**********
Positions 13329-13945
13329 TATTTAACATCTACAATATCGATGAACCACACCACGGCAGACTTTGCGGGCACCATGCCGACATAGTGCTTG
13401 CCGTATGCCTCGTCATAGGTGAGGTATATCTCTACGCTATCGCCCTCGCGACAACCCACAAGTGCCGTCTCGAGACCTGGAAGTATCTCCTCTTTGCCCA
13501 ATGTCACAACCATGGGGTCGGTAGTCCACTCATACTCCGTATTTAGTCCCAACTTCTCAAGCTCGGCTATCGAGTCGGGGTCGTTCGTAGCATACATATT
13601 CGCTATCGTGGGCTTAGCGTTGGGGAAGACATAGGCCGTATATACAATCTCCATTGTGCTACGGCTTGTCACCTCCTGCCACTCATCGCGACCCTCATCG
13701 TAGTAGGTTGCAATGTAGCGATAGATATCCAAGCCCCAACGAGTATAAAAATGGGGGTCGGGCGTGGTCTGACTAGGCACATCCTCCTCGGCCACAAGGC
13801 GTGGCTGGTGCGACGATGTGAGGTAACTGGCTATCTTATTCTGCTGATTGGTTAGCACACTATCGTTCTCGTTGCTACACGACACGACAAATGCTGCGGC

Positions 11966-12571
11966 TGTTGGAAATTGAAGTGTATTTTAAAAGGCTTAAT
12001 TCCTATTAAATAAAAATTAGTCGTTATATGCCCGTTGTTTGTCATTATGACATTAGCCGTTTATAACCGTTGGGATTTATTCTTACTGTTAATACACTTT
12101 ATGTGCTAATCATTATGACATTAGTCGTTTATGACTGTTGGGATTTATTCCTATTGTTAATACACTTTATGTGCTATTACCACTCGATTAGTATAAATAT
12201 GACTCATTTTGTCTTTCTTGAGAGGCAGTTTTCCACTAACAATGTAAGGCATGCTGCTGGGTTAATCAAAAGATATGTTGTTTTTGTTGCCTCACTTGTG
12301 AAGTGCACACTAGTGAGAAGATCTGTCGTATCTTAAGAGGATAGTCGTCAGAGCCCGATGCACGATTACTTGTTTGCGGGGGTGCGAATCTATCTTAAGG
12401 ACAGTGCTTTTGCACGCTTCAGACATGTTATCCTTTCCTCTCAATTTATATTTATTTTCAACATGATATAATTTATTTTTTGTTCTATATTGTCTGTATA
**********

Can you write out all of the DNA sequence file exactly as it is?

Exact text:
Positions 13329-13945
13329 TATTTAACATCTACAATATCGATGAACCACACCACGGCAGACTTTGCGGGCACCATGCCGACATAGTGCTTG
13401 CCGTATGCCTCGTCATAGGTGAGGTATATCTCTACGCTATCGCCCTCGCGACAACCCACAAGTGCCGTCTCGAGACCTGGAAGTATCTCCTCTTTGCCCA
13501 ATGTCACAACCATGGGGTCGGTAGTCCACTCATACTCCGTATTTAGTCCCAACTTCTCAAGCTCGGCTATCGAGTCGGGGTCGTTCGTAGCATACATATT
13601 CGCTATCGTGGGCTTAGCGTTGGGGAAGACATAGGCCGTATATACAATCTCCATTGTGCTACGGCTTGTCACCTCCTGCCACTCATCGCGACCCTCATCG
13701 TAGTAGGTTGCAATGTAGCGATAGATATCCAAGCCCCAACGAGTATAAAAATGGGGGTCGGGCGTGGTCTGACTAGGCACATCCTCCTCGGCCACAAGGC
13801 GTGGCTGGTGCGACGATGTGAGGTAACTGGCTATCTTATTCTGCTGATTGGTTAGCACACTATCGTTCTCGTTGCTACACGACACGACAAATGCTGCGGC

Positions 11966-12571
11966 TGTTGGAAATTGAAGTGTATTTTAAAAGGCTTAAT
12001 TCCTATTAAATAAAAATTAGTCGTTATATGCCCGTTGTTTGTCATTATGACATTAGCCGTTTATAACCGTTGGGATTTATTCTTACTGTTAATACACTTT
12101 ATGTGCTAATCATTATGACATTAGTCGTTTATGACTGTTGGGATTTATTCCTATTGTTAATACACTTTATGTGCTATTACCACTCGATTAGTATAAATAT
12201 GACTCATTTTGTCTTTCTTGAGAGGCAGTTTTCCACTAACAATGTAAGGCATGCTGCTGGGTTAATCAAAAGATATGTTGTTTTTGTTGCCTCACTTGTG
12301 AAGTGCACACTAGTGAGAAGATCTGTCGTATCTTAAGAGGATAGTCGTCAGAGCCCGATGCACGATTACTTGTTTGCGGGGGTGCGAATCTATCTTAAGG
12401 ACAGTGCTTTTGCACGCTTCAGACATGTTATCCTTTCCTCTCAATTTATATTTATTTTCAACATGATATAATTTATTTTTTGTTCTATATTGTCTGTATA